CLEAN AND SECURE ENERGY
The Energy sector is facing a new worldwide paradigm with 20 % renewables and 20 % decrease of greenhouse emission for 2020. This requires new ways of producing, storing, transporting and stabilizing electricity.
The ICMAB undertakes this challenge reinforcing our expertise in smart functional materials research and strategically developing cost-effective upscalable technologies, from materials choice all along the value chain process to proof-of-concept devices.
Our roadmap promotes greener and cost-effective technologies strengthening materials growth from chemical methods and highlighting additive manufacturing technologies for large area materials at high performance/low cost.
SMART AND SUSTAINABLE ELECTRONICS
Current needs in big-data handling are demanding new solutions for the dramatic energy consumption of current computing and data storage devices. Power dissipation and miniaturization are fundamental challenges for nanoelectronic circuits.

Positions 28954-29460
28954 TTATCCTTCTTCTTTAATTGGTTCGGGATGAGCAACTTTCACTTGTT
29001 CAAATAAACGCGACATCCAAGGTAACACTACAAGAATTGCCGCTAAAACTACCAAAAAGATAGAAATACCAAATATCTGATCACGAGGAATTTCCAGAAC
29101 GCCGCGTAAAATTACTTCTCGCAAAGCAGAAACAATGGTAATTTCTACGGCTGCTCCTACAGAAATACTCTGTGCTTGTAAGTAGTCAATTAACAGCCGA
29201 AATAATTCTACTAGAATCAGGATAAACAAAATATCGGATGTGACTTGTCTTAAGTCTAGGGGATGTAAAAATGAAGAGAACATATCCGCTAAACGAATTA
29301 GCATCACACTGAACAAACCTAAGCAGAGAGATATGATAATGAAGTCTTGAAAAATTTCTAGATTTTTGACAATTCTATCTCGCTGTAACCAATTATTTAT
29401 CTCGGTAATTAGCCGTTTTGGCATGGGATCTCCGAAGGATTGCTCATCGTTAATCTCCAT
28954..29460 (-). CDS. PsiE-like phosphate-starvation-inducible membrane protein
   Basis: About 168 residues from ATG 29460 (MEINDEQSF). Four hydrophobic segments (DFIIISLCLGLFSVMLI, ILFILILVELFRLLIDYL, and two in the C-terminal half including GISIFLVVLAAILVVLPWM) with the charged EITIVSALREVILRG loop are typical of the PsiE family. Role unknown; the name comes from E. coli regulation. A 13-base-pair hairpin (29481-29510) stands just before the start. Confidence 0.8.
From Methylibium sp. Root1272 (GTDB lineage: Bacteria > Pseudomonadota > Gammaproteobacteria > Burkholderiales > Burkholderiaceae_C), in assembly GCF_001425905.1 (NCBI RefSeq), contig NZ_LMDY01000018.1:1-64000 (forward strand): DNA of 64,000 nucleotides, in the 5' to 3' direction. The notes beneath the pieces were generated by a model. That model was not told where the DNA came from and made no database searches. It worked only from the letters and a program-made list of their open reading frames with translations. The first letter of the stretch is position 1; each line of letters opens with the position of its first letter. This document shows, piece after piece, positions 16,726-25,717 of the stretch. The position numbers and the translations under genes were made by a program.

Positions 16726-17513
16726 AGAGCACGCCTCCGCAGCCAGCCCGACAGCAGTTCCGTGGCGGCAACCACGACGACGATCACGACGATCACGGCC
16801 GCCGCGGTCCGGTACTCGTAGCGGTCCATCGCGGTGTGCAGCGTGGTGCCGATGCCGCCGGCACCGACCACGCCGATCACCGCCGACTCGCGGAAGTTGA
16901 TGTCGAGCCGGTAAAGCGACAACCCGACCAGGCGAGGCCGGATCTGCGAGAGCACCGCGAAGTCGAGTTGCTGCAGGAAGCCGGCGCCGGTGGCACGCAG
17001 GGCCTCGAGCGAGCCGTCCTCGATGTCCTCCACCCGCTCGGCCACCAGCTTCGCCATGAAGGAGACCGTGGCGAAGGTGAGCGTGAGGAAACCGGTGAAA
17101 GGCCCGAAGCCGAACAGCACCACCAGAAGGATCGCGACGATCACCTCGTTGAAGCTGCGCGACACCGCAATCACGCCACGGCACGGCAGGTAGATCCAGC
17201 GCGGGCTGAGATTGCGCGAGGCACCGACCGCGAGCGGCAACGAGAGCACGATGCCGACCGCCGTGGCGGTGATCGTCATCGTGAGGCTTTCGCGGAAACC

We envisage sustainable and energy-efficiency approaches to electronics by working along two fronts: exploiting dissipation-less storage and information control by electric fields and involving spin-only currents, rather than charge transport.
The use of organic materials/molecules in devices will also provide important guidance towards a new-generation of memories. Great perspectives are expected for the development of devices exploiting the charge as well as the spin of the molecules.
Academia and the innovative industry have directed its interests towards nanomedicine, whose technological breakthrough potentiality is widely acknowledged.
It is envisaged that the unique properties of nanomaterials will make a strong impact contributing to solve some of the challenges of Health and Societal Wellbeing.
FUNMAT will contribution to Nanomedecine, through improvement of drugs and medicines making them more selective, less toxic, and more efficient. It will also contribute to the advance of medical diagnosis by developing new contrast agents for medical imaging techniques.
Further, the use of advanced materials and nanotechnology concepts in synergy with molecular biology will allow the generation of new tools for tissue engineering meaning a giant step for regenerative medicine.